Another which knife thread. Bread and Paring

Discussion in 'Cooking Knife Reviews' started by richjonesy, Aug 16, 2017.

  1. richjonesy

    richjonesy

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    I know I know, but this is what this part of the forum is for, so, I'm after a bread knife and a new paring knife.

    The bread knife first, I'm considering either a Mac Pro or an inexpensive Victorinox one. Up until now I've mainly used either an unbranded (and awful) blade or a Vic pastry knife.
    What are you guys using here and what brands should I avoid?

    Also I'd like a paring knife I can use on the board. I have both a Wushof and Henckels paring knife but the blades are pretty much flush to the handle so they are only ever any good for work off the board how Granny used to chop her veg for her stew! I also have a turning or birds beak knife depending on where you aren't in the world.

    I like the look of the Mac original 4" knife which looks to have a nice sort of sweep on the handle presumably to keep your knuckle off the board and also seems very reasonably priced.
    Again, has anyone used this or what would you recommend for someone with fairly big hands?

    Thanks
     
  2. mike9

    mike9

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    The Mac Superior is my go to bread knife, but the Tojiro ITK is a carbon copy right down to the edge grind for less money - almost $40 less. If you go with the Tojiro purchase another item to get to $60 to get free shipping.

    http://www.chefknivestogo.com/toitkbrkn.html
     
  3. richjonesy

    richjonesy

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    Thanks, I really like the look of the Tojiro. Struggling to find one in the U.K. Though.
     
  4. rick alan

    rick alan

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    The Zhen 10.5" is on amazon.uk, no personal experience with it but of 440C steel and yoshihiro is behind them

    links are being blocked for some reason, try to split it with spaces:

    amazon . co . uk/Japanese-Carbon-Stainless-Hollow-10-5-Inch/dp/B00E0EF6H4/ref=sr_1_3?ie=UTF8&qid=1502932991&sr=8-3&keywords=yoshihiro++bread+knife
     
  5. scott livesey

    scott livesey

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    search the thrift stores for bread knife. I found a serrated Gerber with a 12" blade for $2. Works great on bread, boneless roasts, and melons.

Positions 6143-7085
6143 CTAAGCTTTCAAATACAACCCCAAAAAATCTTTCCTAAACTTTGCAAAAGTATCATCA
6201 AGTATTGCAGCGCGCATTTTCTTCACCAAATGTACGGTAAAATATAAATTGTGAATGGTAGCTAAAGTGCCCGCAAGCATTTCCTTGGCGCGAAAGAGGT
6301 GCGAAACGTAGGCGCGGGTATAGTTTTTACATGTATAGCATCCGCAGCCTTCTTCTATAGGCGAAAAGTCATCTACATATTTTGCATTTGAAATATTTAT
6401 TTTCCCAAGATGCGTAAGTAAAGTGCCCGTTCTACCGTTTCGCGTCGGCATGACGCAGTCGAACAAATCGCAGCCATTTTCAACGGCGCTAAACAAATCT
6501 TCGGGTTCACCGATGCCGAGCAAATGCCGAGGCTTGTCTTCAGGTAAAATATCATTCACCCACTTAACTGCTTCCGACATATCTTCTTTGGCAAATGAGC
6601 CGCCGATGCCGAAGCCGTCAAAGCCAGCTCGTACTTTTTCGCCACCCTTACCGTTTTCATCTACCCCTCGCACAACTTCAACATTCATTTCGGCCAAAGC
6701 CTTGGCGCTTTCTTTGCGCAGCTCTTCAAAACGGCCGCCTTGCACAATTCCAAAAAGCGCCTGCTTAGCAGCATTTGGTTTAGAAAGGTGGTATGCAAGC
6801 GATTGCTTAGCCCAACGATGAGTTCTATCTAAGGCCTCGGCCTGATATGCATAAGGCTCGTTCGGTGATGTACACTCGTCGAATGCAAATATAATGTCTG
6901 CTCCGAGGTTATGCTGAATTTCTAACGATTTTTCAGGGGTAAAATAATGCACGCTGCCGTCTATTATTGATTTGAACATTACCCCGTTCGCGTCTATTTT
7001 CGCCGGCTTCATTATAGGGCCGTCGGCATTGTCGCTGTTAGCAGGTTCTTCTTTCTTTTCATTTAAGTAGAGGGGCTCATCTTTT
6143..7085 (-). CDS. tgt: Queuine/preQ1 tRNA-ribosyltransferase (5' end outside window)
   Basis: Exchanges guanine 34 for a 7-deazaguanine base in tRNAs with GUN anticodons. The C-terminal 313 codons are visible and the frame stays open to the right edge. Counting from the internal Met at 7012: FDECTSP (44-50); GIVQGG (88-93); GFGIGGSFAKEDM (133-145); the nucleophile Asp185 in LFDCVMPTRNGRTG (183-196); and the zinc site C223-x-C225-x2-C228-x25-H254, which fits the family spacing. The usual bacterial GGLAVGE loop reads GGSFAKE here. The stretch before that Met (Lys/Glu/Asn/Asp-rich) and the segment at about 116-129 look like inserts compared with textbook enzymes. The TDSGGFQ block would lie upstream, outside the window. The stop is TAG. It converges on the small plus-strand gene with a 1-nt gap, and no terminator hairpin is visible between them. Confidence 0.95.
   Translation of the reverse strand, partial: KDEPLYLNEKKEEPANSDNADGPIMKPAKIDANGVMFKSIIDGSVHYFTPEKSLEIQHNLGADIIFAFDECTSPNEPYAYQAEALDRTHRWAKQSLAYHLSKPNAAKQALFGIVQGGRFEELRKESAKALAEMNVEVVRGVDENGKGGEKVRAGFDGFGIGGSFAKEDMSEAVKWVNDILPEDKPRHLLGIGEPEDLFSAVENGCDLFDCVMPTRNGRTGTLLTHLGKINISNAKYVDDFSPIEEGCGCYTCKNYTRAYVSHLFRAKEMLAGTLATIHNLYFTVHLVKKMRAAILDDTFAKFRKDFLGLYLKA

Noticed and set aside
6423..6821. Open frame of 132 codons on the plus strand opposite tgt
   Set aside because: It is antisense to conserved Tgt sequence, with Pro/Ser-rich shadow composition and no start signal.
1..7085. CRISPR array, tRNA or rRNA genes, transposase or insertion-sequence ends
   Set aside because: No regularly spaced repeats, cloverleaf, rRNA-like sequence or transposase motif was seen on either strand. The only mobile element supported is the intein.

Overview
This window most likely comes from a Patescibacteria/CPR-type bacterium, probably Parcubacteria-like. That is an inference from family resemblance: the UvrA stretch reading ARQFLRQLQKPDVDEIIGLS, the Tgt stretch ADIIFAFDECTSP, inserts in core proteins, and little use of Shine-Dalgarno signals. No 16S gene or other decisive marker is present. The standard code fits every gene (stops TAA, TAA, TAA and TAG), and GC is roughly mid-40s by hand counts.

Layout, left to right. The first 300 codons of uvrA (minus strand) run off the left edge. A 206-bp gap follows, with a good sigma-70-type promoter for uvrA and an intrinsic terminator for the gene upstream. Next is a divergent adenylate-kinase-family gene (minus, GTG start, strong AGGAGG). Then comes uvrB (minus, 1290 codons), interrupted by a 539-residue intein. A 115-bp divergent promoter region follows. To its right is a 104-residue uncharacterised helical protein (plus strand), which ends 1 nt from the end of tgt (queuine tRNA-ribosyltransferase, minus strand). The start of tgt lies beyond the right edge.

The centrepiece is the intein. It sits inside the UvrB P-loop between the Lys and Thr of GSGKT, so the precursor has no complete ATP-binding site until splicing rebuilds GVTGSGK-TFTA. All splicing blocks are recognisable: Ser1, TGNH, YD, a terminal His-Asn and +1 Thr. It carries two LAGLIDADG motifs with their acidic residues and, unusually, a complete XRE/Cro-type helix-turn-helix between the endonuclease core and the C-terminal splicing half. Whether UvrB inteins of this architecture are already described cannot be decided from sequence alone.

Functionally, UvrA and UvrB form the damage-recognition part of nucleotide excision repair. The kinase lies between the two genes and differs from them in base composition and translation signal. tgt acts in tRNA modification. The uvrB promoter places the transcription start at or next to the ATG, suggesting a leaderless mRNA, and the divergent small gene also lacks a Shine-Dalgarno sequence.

for a paring that keeps knuckles off the board, look for a double bevel ajikiri. ones I have are 1 1/4 to 1 1/2 inches high and are angled so hand stays off board.
     
    richjonesy and Iceman like this.
  6. millionsknives

    millionsknives

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    +1 on the Tojiro bread knife. I got one a few months ago and it works great not just on crusty bread but also tomatoes and bbq meats. Whatever bread knife you get make sure the scallops are BIG so you can actually sharpen the thing down the line.
     
  7. Iceman

    Iceman

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    The grocery store that I use has a nice bread knife for $7.49; and a good paring knife for $4.99. They both have nice grippy handles and the paring knife looks like it would clear my Chef's Choice sharpener just fine.
     
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  8. scott livesey

    scott livesey

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    and I bet the bread won't complain that it was sliced with grocery store special instead of a Ichiki Pankatta
     
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  9. rick alan

    rick alan

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    Well in all honesty I don't use bread knives. The only thing I feel they really excel at is crusty bread, and I don't eat it.

    With technique a good sharp knife does everything well enough (quick slicing motion in this case). And I simply would not have any fun at all slicing a custardy French omelet and croissant sandwich with a BF.

    But as one chef recently put it, in so many words, "There's a lot of imposing of opinion in this forum, instead of just answering the question(s)." Ahahahaha!

    So get yourself a bread knife that will make you happy.

    As far as the paring knife/small petty, I spent $145 on mine, and now a couple years later it would cost you $180. Still worth every penny if you ask me. But I love my $10 Herder carbon potato peeler also.
     
    Last edited: Aug 19, 2017
  10. duckfat

    duckfat

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    If Victorinox is easy to get in the UK then that remains a solid choice. It's a bread knife. I'd not worry about brands to avoid. If I was in the UK I would have a preference for Guede but I have no idea what the price point would be for you.
     
  11. scott livesey

    scott livesey

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    cutting fresh, soft bread is a good way to test sharpness. straight cuts with no tearing=real sharp
     
  12. duckfat

    duckfat

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    "Whatever bread knife you get make sure the scallops are BIG so you can actually sharpen the thing down the line"

    THIS!